Do you get hurricanes or other rough weather? We get record breakers!This is what we do in the garden to prepare for hurricanes.
The Potting Mix
We, humans, like planting in pots, it is convenient for us. For the plant, it is not a natural place to live. This means we need to anchor the roots and provide the plants with water, oxygen, and nutrition. The product you want is sold under the names; potting mix or sometimes potting soil. It often contains no actual soil.
Read the Label
The label on the bag of potting mix has the information you need. Look for these ingredients; peat or coir to hold moisture, compost for nutrition, a material to lighten the soil, perlite and vermiculite are often used for this purpose. Some brands will include a starter fertilizer.
Am I buying What I Expected?
Look for this logo on the bag: Mulch and Soil Council Certificate. This will tell you that what it says on the label should really be in the bag. This organization tests the potting soil sold in stores. For more information on potting soil and how to use it read this article. “Choosing Potting Soil.“
Fertilizer and Water
Add to the potting mix in the pot a time-release fertilizer to encourage blooming. A fertilizer to maximize blooms has an NPK ratio of 10-20-10 which should be clearly listed on the container.
Once the plants are established keep a fertilizer schedule. For most flowering annuals you will feed at least every 1-3 weeks.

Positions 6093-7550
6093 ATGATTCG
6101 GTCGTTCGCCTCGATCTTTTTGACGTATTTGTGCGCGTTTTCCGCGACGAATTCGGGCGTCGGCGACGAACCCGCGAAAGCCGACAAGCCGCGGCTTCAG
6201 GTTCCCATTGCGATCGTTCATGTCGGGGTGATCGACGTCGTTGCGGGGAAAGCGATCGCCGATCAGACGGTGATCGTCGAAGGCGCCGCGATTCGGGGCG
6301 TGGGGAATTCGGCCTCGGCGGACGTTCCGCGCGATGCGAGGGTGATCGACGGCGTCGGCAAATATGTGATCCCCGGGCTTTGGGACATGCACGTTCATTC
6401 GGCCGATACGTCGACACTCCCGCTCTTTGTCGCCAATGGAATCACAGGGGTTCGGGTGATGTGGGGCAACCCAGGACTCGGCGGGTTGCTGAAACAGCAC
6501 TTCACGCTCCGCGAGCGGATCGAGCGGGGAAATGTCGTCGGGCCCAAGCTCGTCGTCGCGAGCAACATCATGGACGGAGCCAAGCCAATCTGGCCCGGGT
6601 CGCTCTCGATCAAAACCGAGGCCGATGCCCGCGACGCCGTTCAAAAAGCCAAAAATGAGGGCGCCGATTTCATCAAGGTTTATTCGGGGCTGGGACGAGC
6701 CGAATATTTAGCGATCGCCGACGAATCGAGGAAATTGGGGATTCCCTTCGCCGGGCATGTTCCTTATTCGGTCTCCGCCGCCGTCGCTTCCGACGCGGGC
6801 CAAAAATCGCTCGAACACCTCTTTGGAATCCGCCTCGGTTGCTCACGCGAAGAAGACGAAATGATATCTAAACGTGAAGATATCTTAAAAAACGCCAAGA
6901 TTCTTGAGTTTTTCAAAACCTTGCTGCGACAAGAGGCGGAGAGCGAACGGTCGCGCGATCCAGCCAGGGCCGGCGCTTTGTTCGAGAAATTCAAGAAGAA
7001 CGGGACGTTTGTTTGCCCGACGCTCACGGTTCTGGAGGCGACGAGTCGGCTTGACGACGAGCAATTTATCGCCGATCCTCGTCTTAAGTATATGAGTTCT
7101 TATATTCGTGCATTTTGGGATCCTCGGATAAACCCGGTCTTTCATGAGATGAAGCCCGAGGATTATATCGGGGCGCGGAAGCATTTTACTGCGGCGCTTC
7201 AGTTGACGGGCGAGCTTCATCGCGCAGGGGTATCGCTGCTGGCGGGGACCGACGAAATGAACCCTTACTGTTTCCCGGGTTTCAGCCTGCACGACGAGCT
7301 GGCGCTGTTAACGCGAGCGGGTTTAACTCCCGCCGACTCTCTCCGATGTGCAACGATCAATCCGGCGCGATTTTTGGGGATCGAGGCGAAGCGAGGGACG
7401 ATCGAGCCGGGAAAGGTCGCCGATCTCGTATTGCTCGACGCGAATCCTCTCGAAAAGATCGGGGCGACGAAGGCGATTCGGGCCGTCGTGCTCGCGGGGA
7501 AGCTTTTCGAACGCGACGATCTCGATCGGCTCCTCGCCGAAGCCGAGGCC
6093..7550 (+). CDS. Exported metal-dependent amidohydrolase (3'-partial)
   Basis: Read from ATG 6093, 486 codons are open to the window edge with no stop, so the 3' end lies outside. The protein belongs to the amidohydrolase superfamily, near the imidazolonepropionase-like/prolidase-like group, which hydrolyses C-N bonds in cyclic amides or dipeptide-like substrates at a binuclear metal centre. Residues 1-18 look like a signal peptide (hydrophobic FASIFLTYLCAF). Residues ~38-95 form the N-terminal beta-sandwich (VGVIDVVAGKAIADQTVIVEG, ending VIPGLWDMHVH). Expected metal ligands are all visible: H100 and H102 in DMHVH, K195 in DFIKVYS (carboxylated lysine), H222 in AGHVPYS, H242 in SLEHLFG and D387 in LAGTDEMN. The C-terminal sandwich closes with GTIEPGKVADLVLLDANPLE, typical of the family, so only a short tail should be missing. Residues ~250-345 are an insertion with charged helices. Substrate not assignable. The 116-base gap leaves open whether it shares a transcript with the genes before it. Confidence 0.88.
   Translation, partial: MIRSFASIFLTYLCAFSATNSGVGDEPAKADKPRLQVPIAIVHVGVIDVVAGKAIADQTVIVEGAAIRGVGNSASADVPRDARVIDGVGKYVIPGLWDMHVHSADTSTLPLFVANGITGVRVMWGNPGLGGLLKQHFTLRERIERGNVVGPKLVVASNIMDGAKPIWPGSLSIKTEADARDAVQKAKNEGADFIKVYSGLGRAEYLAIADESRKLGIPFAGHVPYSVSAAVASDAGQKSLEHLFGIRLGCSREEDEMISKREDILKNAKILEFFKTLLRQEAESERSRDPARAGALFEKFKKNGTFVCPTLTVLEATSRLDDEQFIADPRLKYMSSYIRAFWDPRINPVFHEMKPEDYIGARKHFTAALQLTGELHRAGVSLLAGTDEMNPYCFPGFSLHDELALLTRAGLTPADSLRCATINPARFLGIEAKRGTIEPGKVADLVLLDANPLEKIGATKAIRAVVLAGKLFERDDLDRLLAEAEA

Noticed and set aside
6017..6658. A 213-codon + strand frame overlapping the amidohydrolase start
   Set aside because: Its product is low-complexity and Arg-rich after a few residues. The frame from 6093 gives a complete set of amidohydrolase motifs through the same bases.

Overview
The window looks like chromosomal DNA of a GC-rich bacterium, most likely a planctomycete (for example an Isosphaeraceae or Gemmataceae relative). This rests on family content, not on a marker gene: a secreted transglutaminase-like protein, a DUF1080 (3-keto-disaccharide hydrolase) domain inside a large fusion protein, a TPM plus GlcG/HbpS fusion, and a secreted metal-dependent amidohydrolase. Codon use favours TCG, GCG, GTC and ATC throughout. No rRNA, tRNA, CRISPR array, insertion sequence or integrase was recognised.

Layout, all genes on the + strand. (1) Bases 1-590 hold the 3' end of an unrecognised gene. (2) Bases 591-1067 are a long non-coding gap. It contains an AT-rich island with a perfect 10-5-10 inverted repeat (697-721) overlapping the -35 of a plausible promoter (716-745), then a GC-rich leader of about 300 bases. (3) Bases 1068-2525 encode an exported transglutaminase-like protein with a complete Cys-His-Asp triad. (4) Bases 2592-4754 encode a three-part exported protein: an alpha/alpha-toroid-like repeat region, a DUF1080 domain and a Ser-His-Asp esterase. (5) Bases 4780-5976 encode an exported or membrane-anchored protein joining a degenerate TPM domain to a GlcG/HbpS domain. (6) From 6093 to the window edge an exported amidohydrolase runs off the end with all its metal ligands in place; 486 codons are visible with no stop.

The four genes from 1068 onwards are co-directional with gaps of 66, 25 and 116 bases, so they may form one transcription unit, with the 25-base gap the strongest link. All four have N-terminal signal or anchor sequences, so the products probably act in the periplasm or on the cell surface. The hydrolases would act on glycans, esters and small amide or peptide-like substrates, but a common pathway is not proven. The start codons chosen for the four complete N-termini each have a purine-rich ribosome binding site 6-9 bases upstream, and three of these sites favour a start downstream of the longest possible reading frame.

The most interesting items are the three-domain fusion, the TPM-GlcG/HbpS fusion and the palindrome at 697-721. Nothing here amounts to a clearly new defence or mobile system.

Once planted, water your pot and enjoy it! Try to utilize plants with similar requirements for sun and moisture. These will perform best. This information will be on the labels at the garden center.
Butterflies are insects! Use only plants produced without insecticides. When buying plants, ask if insecticides were used by the grower. A gardener who avoids insecticides needs to be proactive to keep a healthy garden. Inspect plants frequently. Remove damaged leaves, use water pressure to remove invaders. If you feel you need to use insecticides do so in the evening when the insects you value are not in flight.
How Much Soil-How Many Plants-Per Pot
|Pot Size||Approximate Soil Amount||# Plants|
|12″-14″||.8-1 Cubic Foot||3-5|
* These quantities are approximate. Plantings should appear full after 2-3 weeks of growth.
What About Style?
When choosing plants for your pot, vary the mature height and width. The larger growing companies will list this information clearly on the label. Often you can scan the label with your phone for further information. If buying from a small grower, just ask them.
This variety of size will attract butterflies. How you arrange the sizes is up to you.
A full mounding style. If you use plants without very extreme size variations your mature planter will have a solid oval appearance.
Thriller, filler, spiller style. If you like this drama, use in the center, a plant with height, add around it full spreading plants. For the spiller part, use plants that trail down the side of the pot.